FULTON: Other than doing vocals with other people, I’ve done I think three collabs in my entire career. One of them is this upcoming song that isn’t even out yet. My last one was with my friend Puppet, and that was really fun. I’m kind of super stubborn and I work well with others but I also try to take control of certain situations when it comes to making a song. It’s obviously a healthy activity for me to be able to share the responsibility. I’m doing an EP in the near future and one of the songs is me singing with my friend, so it’s kind of a duet between him and I. Working with him is really nice because he’s one of those dudes that always gets me in a great mood and it’s very fun to work with him.
How did it feel performing at Minus Zero in Stratton, Vermont for your home crowd?
FULTON: I was actually a little nervous! I don’t get nervous very often anymore so it was a nice humbling thing for me. I’ve played so many shows and I don’t want to sound ungrateful (I of course love doing it) but you get to a point where you know how to DJ, and you can play any song even if you’ve never heard it before. Today I was kind of pacing before me set and was thinking “oh jeez, I’m a little nervous”! I had my parents here, people from my school, etc. I wanted to do well for all the people that came out. It was so fun!
Now looking at your residency at Omnia/Wet Republic in Vegas, what are you looking forward to the most?
FULTON: I’ve played some Vegas shows in the past when I was much younger and under 21. Now I’ve got these shows coming up with Martin Garrix and I’m so excited. To me just going back to Vegas is so sweet. Especially now that I live in LA, it’s so close and I could just go and play a quick show with a totally new group I’m really excited and I love Martin. It’s also going to be my first time back in Vegas being over 21. I can drink and gamble now. It’s going to be fun for sure.
What are some experiences that stand out to you from you past years in the music business?
FULTON: There’s been so many. I weirdly sometimes suppress them. Honestly one of the funnier things is being randomly recognized in public in odd places. There have been two separate instances that stand out in particular. One time I was getting a new iPhone at AT&T and some dude sees me and goes “WHAT?!” Another time I was at the doctor because I had to get my ears checked out for some sinus things. I was just getting out of the office and I still had water in my ear and was disoriented. Some guy came up to me and just goes “What up?!” I was super caught off guard, it was pretty funny haha.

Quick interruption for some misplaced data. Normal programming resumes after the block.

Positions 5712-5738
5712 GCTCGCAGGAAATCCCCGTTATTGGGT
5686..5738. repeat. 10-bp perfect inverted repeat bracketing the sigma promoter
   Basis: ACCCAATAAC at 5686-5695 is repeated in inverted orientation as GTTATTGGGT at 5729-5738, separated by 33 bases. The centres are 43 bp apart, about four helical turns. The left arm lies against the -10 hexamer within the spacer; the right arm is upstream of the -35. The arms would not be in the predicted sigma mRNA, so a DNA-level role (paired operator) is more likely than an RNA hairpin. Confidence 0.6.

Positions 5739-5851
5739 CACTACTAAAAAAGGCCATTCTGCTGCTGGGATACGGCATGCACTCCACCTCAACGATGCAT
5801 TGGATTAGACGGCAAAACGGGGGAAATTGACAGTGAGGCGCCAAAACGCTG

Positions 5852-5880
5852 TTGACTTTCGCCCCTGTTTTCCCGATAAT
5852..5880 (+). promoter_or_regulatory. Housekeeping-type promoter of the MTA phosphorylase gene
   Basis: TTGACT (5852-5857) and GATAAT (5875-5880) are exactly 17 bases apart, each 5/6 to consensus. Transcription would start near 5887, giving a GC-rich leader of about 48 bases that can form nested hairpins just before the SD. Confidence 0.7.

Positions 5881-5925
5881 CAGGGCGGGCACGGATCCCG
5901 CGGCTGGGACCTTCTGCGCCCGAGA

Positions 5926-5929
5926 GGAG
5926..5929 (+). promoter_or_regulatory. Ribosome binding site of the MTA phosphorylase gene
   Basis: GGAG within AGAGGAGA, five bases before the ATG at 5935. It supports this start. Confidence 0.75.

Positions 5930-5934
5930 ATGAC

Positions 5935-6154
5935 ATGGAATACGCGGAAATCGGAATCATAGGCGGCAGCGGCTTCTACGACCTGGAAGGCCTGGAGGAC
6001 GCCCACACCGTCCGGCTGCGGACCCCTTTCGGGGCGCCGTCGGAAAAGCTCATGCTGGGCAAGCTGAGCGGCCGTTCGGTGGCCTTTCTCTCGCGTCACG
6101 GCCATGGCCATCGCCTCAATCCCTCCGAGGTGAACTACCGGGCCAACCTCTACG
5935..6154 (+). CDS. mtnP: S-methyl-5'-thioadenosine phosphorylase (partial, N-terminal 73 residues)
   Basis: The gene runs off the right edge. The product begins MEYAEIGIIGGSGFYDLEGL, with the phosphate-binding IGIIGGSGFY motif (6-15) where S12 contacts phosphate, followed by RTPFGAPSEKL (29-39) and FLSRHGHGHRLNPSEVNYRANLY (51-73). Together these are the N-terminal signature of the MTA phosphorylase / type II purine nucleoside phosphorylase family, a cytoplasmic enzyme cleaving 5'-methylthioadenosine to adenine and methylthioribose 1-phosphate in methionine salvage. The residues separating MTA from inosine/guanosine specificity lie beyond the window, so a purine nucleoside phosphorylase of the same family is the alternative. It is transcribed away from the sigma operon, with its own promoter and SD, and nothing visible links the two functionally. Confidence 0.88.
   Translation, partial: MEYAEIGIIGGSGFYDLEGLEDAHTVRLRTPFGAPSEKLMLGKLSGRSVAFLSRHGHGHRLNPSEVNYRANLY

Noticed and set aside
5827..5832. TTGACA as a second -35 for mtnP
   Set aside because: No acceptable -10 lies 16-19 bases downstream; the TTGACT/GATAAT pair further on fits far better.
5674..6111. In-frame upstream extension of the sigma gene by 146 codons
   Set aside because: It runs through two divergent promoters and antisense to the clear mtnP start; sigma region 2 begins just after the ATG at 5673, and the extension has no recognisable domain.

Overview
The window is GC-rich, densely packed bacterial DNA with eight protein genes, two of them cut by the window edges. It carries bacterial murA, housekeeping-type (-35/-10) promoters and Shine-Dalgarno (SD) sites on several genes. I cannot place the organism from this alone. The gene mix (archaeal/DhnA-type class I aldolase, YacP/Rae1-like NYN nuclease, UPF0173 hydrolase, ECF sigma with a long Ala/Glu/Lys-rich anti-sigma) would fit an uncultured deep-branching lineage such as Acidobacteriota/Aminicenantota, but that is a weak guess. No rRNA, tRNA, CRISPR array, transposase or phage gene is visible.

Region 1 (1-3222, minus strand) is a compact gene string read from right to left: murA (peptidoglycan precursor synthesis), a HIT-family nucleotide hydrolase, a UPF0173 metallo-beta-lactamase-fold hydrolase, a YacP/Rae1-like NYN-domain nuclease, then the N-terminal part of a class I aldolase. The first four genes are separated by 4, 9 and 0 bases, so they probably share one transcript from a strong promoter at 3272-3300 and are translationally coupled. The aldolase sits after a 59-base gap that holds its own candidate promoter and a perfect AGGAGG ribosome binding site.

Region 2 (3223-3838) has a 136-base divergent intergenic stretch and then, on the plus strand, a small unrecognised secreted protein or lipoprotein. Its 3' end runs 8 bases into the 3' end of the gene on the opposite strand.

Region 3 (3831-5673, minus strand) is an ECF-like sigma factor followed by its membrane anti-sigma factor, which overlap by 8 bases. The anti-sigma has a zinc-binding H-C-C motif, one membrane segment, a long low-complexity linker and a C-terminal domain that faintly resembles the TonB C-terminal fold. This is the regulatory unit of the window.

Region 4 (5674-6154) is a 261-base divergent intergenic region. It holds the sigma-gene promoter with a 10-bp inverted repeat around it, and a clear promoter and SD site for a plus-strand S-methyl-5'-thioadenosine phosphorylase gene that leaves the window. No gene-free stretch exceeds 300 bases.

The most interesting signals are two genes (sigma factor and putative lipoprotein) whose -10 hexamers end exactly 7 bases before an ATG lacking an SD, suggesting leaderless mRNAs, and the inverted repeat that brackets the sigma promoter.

So you had the recent release with Armada Music “No More.” You did the original, the radio edit, and the Pierce Fulton remix. Can you tell us a little bit about the differences between the production processes of those three versions?
FULTON: This always confuses people but the remix was actually the original version all along. I realized that the vocal needed a production with something a little more than what it was. So I did a totally new version and made that the original mix, and then my previous original mix became the remix. I still loved the production of the remix and I had to figure out a way to put it out with the right context.
Is there any particular solo production that has meant the most to you?
FULTON: Ever since I decided I wanted to sing on all my new music, it’s been such a rewarding process because I never really sang in my entire life. My great grandfather was a famous singer and I always thought I should just figure it out and see if I had it in me. I was kind of shy about it and it took a little time but I got over the shyness. I’m not Frank Sinatra but I can get by. I’ve also found the process of writing lyrics to be therapeutic. It was so hard for me for so long and I always found myself writing cheesy stuff. I even wrote some ideas on the flight over here. I’ve recently unlocked the key somehow and lyrics are just sh***ing out. You can get so crafty and it’s such a different process of creativity that I didn’t realize was going to be so rewarding.
So going forward overall you want to get in the live and vocal field. Is that the main direction your heading?
FULTON: It’s definitely a major thing I’m moving towards but I don’t want to just take a turn and say goodbye to all the electronic stuff. The real goal is to have my new music and the music I’m known for exist side by side so I can play these festivals and these club shows and I can also play these live venues that are hard tickets with just my fans. My biggest concern is not confusing people and not making it seem like I’m just abandoning everything I’ve built up. I don’t want to just be “like see you later,” because the electronic stuff is what built me up from the beginning.
Do you see yourself doing a live tour in the future?
Feature Image and Body Image by: James Coletta